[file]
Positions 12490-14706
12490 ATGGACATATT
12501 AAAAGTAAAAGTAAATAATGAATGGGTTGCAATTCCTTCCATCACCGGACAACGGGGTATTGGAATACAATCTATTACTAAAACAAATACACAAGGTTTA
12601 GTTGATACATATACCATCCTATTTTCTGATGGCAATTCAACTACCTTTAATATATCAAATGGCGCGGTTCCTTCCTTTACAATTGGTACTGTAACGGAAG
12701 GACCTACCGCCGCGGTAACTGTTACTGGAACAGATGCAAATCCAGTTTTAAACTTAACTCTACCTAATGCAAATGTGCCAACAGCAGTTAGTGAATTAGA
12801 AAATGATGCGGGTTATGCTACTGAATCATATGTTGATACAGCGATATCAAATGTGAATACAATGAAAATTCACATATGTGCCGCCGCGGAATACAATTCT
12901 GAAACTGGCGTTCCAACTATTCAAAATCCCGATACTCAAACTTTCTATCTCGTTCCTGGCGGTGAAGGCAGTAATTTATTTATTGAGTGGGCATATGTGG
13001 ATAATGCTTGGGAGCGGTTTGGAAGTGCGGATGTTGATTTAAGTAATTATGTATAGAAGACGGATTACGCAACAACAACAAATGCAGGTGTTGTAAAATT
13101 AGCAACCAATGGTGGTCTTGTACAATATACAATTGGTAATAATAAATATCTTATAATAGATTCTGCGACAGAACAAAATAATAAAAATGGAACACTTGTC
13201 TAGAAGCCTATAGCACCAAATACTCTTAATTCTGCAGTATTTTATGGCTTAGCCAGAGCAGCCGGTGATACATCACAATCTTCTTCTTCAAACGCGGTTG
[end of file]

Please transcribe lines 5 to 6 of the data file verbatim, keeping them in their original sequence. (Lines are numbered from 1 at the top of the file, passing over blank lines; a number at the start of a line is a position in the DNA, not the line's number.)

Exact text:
12701 GACCTACCGCCGCGGTAACTGTTACTGGAACAGATGCAAATCCAGTTTTAAACTTAACTCTACCTAATGCAAATGTGCCAACAGCAGTTAGTGAATTAGA
12801 AAATGATGCGGGTTATGCTACTGAATCATATGTTGATACAGCGATATCAAATGTGAATACAATGAAAATTCACATATGTGCCGCCGCGGAATACAATTCT